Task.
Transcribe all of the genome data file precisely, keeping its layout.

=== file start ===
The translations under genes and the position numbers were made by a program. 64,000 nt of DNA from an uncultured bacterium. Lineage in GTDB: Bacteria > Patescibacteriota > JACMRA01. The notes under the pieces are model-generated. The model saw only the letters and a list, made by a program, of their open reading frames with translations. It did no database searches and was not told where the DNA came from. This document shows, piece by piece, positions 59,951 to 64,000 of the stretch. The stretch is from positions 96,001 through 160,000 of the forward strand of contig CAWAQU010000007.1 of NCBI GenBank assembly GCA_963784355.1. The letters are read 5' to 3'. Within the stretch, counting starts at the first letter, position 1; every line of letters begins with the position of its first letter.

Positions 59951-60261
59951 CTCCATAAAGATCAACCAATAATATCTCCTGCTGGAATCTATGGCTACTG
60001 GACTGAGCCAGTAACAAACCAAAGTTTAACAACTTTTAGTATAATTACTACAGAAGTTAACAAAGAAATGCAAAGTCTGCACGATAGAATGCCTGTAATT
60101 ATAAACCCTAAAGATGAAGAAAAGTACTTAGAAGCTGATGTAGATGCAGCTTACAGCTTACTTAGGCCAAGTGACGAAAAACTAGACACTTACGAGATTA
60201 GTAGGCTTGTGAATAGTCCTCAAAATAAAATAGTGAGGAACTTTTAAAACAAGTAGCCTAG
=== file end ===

The translations under genes and the position numbers were made by a program. 64,000 nt of DNA from an uncultured bacterium. Lineage in GTDB: Bacteria > Patescibacteriota > JACMRA01. The notes under the pieces are model-generated. The model saw only the letters and a list, made by a program, of their open reading frames with translations. It did no database searches and was not told where the DNA came from. This document shows, piece by piece, positions 59,951 to 64,000 of the stretch. The stretch is from positions 96,001 through 160,000 of the forward strand of contig CAWAQU010000007.1 of NCBI GenBank assembly GCA_963784355.1. The letters are read 5' to 3'. Within the stretch, counting starts at the first letter, position 1; every line of letters begins with the position of its first letter.

Positions 59951-60261
59951 CTCCATAAAGATCAACCAATAATATCTCCTGCTGGAATCTATGGCTACTG
60001 GACTGAGCCAGTAACAAACCAAAGTTTAACAACTTTTAGTATAATTACTACAGAAGTTAACAAAGAAATGCAAAGTCTGCACGATAGAATGCCTGTAATT
60101 ATAAACCCTAAAGATGAAGAAAAGTACTTAGAAGCTGATGTAGATGCAGCTTACAGCTTACTTAGGCCAAGTGACGAAAAACTAGACACTTACGAGATTA
60201 GTAGGCTTGTGAATAGTCCTCAAAATAAAATAGTGAGGAACTTTTAAAACAAGTAGCCTAG